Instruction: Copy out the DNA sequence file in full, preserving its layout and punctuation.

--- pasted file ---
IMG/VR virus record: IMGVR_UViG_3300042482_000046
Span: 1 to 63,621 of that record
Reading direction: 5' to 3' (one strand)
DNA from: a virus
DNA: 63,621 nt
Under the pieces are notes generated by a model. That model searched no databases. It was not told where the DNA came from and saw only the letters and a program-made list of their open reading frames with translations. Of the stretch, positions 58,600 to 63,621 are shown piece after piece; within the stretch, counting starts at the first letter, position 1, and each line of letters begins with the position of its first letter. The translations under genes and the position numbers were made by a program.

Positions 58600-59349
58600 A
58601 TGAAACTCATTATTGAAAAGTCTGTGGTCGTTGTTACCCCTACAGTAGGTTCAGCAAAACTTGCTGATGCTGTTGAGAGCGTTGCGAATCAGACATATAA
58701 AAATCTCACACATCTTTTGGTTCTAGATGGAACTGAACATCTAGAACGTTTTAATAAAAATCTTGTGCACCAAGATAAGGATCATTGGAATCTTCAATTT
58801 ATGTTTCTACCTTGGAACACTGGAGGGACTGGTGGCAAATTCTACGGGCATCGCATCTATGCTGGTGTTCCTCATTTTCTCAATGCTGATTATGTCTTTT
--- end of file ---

IMG/VR virus record: IMGVR_UViG_3300042482_000046
Span: 1 to 63,621 of that record
Reading direction: 5' to 3' (one strand)
DNA from: a virus
DNA: 63,621 nt
Under the pieces are notes generated by a model. That model searched no databases. It was not told where the DNA came from and saw only the letters and a program-made list of their open reading frames with translations. Of the stretch, positions 58,600 to 63,621 are shown piece after piece; within the stretch, counting starts at the first letter, position 1, and each line of letters begins with the position of its first letter. The translations under genes and the position numbers were made by a program.

Positions 58600-59349
58600 A
58601 TGAAACTCATTATTGAAAAGTCTGTGGTCGTTGTTACCCCTACAGTAGGTTCAGCAAAACTTGCTGATGCTGTTGAGAGCGTTGCGAATCAGACATATAA
58701 AAATCTCACACATCTTTTGGTTCTAGATGGAACTGAACATCTAGAACGTTTTAATAAAAATCTTGTGCACCAAGATAAGGATCATTGGAATCTTCAATTT
58801 ATGTTTCTACCTTGGAACACTGGAGGGACTGGTGGCAAATTCTACGGGCATCGCATCTATGCTGGTGTTCCTCATTTTCTCAATGCTGATTATGTCTTTT